For such a light and airy confection, the mighty marshmallow has the power to summon good memories any time of the year.
Just the glimpse of a bag on the market shelf and I flash back to summer. Camping with the family and sending my girls into the forest to find roasting sticks (not too thick, not too thin). And after dark, by the campfire and the light of the stars, roasting marshmallows (I like mine charred) to perfection. Think of that melty toasted goodness mashed with chocolate between two graham crackers (have you ever met a person who could resist s'mores?). It’s an iconic food that campers all over America pack up each summer.
Unlike ice cream, say, or cotton candy, both sweets that rouse the sentimental yet seem best when it’s hot outside or when the county fair comes to town, the marshmallow is a treat for all seasons. It’s the binder for Ambrosia, that notable picnic potluck item. And it’s what makes Aunt Mildred’s plate of holiday yams more palatable. In the colder months, the marshmallow holds its own. On a chilly day outside, who doesn’t welcome that luscious sweetness in a mug of hot cocoa? Even in spring, when colorful Peeps pop up on grocery store shelves, the pillowy chicks bring the nostalgia of Easter baskets and celebration ...
Interestingly, for all references to fluff and softness (It’s a marshmallow world in the winter …), this little bit of spongy candy has a long history dating back to the Egyptians, who apparently used the marshmallow plant root “in a honey-sweetened confection useful in the treatment of sore throat … ” According to Wikipedia marshmallows were used as a medicinal treatment for centuries. Of course it was the French (in the 1900s) who thought of adding eggs to turn it into a whipped treat to sell at confectioneries. But in 1948 an American “industrialized” the sweet treat through an extrusion process that resulted in what we all think of as the iconic marshmallow. Plus, it’s the only confection that is both a noun and an adjective (not bad for fluffed up sugar).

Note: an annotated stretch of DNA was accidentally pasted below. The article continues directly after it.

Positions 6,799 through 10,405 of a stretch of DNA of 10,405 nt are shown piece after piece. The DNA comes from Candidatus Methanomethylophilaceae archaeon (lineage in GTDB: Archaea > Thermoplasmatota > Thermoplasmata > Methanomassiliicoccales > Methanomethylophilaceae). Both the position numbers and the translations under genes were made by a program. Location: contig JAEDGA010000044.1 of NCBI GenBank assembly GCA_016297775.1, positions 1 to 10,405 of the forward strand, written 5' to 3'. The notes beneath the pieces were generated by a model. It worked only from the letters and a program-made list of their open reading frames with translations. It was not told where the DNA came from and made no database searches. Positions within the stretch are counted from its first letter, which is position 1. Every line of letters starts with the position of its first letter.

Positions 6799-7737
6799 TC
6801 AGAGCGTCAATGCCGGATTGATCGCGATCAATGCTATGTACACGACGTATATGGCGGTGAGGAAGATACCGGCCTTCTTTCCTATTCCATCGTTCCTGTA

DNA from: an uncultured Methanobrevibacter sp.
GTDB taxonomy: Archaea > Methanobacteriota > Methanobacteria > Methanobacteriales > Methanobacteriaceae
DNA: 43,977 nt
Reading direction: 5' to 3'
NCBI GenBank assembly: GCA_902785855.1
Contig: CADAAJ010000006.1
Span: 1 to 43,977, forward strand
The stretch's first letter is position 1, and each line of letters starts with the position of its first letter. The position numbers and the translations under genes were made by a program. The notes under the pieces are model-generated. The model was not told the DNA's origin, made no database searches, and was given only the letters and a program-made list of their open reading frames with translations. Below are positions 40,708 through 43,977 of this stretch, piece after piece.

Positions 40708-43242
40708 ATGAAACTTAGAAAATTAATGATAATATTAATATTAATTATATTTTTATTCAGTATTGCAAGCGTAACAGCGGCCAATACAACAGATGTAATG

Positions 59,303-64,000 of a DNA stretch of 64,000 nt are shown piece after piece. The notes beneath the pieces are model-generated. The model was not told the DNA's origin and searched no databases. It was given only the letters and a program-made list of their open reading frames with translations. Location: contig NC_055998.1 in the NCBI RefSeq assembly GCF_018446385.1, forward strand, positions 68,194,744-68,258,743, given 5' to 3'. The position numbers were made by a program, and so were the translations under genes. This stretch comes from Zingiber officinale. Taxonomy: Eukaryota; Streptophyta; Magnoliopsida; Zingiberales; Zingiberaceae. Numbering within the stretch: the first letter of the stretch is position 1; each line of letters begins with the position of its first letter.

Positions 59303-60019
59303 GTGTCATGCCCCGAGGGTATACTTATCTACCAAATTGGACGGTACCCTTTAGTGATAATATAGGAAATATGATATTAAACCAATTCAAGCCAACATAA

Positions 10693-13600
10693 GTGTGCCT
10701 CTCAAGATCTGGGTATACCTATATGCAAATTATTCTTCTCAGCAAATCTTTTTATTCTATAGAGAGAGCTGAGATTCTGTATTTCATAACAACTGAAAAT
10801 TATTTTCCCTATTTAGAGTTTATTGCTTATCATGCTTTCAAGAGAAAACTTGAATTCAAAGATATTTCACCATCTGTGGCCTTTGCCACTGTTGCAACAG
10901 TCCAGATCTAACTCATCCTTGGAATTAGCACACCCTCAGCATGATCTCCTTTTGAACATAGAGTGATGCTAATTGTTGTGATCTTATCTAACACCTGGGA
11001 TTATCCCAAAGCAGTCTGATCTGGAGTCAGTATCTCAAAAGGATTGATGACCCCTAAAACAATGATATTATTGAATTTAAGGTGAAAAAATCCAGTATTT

This Christmas, instead of baking cookies, I made marshmallows. Slightly more precise, but not as time-consuming as a person might think, the results were worthwhile just for the response from my friends and family.
“Are these homemade?” one friend exclaimed, plucking the package from her gift basket. “They’re just too pretty to eat!”
Another simply sat down and ate the whole box of 10 by herself (let’s talk sugar addiction) and asked if she could buy another box from me to share with her family.
While making holiday gifts for friends this year, I’ve tried several recipes. Some have been fussy, calling for egg whites and, therefore, a short shelf life. Another used cream of tartar for a fabulously fluffed result, but a bland taste. At last I found this one, adapted from the Culinary Institute of America Baking at Home cookbook (Wiley, 2004), it is straightforward and the mix sets up quickly to consistently produce great marshmallows. What makes it unique is the 1/4 cup of honey, which really does make a difference in the flavor.
One friend opened the box straight off and popped a square in her mouth (That’s my style, too!). Making sounds of ecstasy as she reached for another, her husband told me that she just had a marshmallow epiphany.